Last fall, BMS Media Coordinator Kendra Plemmons received a Duke Energy STEM grant through the Haywood County Schools Foundation.
She used the grant to purchase a 3D scanner to use in coordination with the school’s 3D printer.
As Plemmons researched ways to incorporate the 3D printer and scanner into her curriculum, she found the Prosthetics Kids Hand Challenge. Over the past two years, more than 800 classes from 41 different countries have worked with the organization, which was started by a middle school teacher and his students in Irmo, S.C., to build prosthetic hands for children in need.
“The Prosthetic Kids Hands Challenge allows our students the chance to collaborate, design, and print something while also changing the life of a child,” Plemmons explained. “For something to be printed, that means they have spent a great deal of time and patience designing, correcting, and printing their product.”
The STEM-based project blends science, technology, engineering, and mathematics and prepares students to be the next generation of innovators.
“STEM is so important because I not only want my students to be successful in school, but I also want to help prepare them to become productive members of society,” Plemmons said. “In order for our students to be globally competitive, we must engage them in class and encourage learning and exploration.”
Plemmons said the 3D printer and scanner have given students the opportunity to learn about new technology, from the design software, to the scanner, to the actual 3D printing process, that allows them to interact in real time while using their imagination.
“In 3D design and printing, nothing is ever perfect the first time,” Plemmons said. “The process allows students to ease their fear of failure and think critically to problem solve and gain confidence in their ability to do so.”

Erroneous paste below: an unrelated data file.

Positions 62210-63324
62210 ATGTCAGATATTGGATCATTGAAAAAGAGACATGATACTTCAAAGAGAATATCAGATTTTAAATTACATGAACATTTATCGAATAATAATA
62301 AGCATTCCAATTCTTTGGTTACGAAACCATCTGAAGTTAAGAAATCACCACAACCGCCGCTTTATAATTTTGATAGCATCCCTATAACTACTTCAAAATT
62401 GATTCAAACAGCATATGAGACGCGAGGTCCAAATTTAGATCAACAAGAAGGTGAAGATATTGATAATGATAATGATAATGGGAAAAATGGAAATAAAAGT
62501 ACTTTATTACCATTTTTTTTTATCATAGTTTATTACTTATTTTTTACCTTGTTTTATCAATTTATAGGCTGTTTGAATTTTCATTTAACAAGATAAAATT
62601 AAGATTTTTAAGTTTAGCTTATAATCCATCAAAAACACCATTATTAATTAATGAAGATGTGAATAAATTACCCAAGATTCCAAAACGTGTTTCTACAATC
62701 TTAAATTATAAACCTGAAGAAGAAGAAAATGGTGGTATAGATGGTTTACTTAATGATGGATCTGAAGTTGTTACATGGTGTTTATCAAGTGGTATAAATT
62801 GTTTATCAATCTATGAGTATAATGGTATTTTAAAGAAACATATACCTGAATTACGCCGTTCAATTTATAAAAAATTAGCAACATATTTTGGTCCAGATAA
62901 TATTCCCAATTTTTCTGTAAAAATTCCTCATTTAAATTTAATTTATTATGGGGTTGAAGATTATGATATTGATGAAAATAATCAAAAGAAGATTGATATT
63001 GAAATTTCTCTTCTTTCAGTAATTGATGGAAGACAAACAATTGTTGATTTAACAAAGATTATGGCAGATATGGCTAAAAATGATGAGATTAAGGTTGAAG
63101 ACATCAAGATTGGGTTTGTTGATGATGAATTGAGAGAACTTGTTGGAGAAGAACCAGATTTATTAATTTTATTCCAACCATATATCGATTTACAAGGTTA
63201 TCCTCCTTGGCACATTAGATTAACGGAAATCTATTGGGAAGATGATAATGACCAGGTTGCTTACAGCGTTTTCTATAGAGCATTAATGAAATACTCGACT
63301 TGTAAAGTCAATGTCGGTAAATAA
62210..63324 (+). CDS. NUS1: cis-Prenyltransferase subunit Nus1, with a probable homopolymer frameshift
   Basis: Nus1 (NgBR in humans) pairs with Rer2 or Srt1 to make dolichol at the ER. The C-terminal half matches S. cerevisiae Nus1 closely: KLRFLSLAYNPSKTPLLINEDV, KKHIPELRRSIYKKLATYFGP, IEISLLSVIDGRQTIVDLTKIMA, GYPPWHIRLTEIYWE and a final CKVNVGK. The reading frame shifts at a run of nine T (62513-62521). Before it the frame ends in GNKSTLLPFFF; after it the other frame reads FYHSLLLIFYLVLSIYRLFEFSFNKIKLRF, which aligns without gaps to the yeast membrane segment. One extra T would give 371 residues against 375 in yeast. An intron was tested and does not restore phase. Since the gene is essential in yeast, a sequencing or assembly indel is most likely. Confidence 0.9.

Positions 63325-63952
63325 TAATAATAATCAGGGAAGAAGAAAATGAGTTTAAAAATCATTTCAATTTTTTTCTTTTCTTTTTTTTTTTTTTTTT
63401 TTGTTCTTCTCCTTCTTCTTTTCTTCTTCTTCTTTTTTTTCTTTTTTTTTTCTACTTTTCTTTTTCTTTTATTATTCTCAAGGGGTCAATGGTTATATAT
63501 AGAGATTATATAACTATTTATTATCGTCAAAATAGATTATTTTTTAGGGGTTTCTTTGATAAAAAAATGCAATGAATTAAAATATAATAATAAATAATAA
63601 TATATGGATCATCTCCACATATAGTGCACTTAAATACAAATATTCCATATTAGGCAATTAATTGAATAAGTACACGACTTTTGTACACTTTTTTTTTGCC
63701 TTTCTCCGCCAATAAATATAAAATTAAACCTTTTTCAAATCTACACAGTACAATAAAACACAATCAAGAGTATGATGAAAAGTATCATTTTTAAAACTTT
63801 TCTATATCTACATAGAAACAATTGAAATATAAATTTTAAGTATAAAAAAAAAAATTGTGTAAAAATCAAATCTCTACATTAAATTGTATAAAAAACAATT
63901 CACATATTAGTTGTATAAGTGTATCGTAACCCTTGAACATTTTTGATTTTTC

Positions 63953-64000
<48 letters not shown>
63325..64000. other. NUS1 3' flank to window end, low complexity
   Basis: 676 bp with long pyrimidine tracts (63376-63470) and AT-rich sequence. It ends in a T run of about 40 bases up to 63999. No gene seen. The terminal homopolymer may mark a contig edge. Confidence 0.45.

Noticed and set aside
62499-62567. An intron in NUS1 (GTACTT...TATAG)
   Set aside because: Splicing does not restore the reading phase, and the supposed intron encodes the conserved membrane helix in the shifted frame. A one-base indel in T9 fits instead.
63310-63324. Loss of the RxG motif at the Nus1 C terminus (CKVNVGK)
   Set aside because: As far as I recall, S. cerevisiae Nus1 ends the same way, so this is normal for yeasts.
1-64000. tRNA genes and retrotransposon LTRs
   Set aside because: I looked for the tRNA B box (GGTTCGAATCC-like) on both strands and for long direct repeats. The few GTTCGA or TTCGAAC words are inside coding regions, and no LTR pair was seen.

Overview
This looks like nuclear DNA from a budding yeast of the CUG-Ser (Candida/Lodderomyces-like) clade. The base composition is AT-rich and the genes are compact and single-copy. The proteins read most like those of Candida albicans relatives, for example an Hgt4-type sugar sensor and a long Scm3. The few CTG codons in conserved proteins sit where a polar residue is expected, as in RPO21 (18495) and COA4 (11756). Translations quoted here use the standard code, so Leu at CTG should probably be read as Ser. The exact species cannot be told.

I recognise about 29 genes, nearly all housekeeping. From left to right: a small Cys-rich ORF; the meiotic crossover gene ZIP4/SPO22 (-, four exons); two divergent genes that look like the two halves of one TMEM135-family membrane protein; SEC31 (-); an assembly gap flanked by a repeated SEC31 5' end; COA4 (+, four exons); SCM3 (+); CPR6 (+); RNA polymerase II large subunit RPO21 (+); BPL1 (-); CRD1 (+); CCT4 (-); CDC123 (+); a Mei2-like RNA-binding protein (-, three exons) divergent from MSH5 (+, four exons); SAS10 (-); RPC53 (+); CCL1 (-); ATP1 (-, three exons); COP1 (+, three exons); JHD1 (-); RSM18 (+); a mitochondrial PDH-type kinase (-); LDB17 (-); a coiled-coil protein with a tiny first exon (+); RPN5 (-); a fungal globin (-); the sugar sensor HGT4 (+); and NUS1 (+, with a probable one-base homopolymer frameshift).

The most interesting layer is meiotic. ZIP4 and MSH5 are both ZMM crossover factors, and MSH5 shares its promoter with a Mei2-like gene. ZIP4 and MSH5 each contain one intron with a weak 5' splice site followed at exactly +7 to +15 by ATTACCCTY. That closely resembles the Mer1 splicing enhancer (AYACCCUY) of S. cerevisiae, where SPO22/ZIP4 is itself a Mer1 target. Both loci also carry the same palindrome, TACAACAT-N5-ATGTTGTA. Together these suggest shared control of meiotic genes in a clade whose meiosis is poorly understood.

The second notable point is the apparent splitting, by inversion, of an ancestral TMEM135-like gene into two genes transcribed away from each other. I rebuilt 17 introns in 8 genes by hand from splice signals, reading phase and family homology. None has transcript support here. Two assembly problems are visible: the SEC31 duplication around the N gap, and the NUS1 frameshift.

While in class, Plemmons functions as a facilitator while guiding students through the problem-solving process of creating the prosthetic hand. Students engage in questioning, problem solving, and collaboration while they address the design and construction of the hand.
The prosthetic hand is meant for a child who has basic wrist function but is missing fingers, Plemmons said. The wrist function allows the person to move a hinge that allows the hand to grasp. The hand is padded and attached to the forearm by Velcro straps.
Each piece of the prosthetic hand takes anywhere from four minutes to several hours to construct, and there are many pieces.
“It’s really cool that we are getting to print some kid a hand who has never even been able to pick up a cup before,” Lucas, a seventh grader said. “I like getting to design and build the different projects in class.”
The 3D printer works like a high-tech hot-glue gun Plemmons explained. Rolls of filament that come in different colors snake into the print head, where it is heated to 410 degrees Fahrenheit. The melted material comes out of a nozzle and is swirled onto the print bed. Fans then blow on the design, which make it immediately harden. Software tells the printer what coordinates to use in the design while the object grows layer by layer.
Once all pieces of the hand are printed, students will assemble the hand using everything from Velcro to fishing line. Plemmons will then ship the completed 3-D prosthetic hand to Enable the Future, where it will be inspected to ensure it functions properly, and then displayed alongside other hands created from around the world.
Once the challenge has ended, the prosthetic hands will be sent to children in need at no cost to their families.
Once the Hand Challenge has ended, Plemmons plans to incorporate the 3D printer and scanner in the media center’s Makerspace. The Makerspace is an area set up in the library that provide hands-on, creative ways to encourage students to design, experiment, build and invent. As a Makerspace fixture, the school’s 250 students will have the opportunity to design, create, and build prototypes using the 3D scanner and printer.
“I’m so thankful for the grant I received because it’s going to touch every student in our school,” Plemmons said. “My goal is to make the media center the central hub of our school and the place where students enjoy spending time reading, working, and being creative.”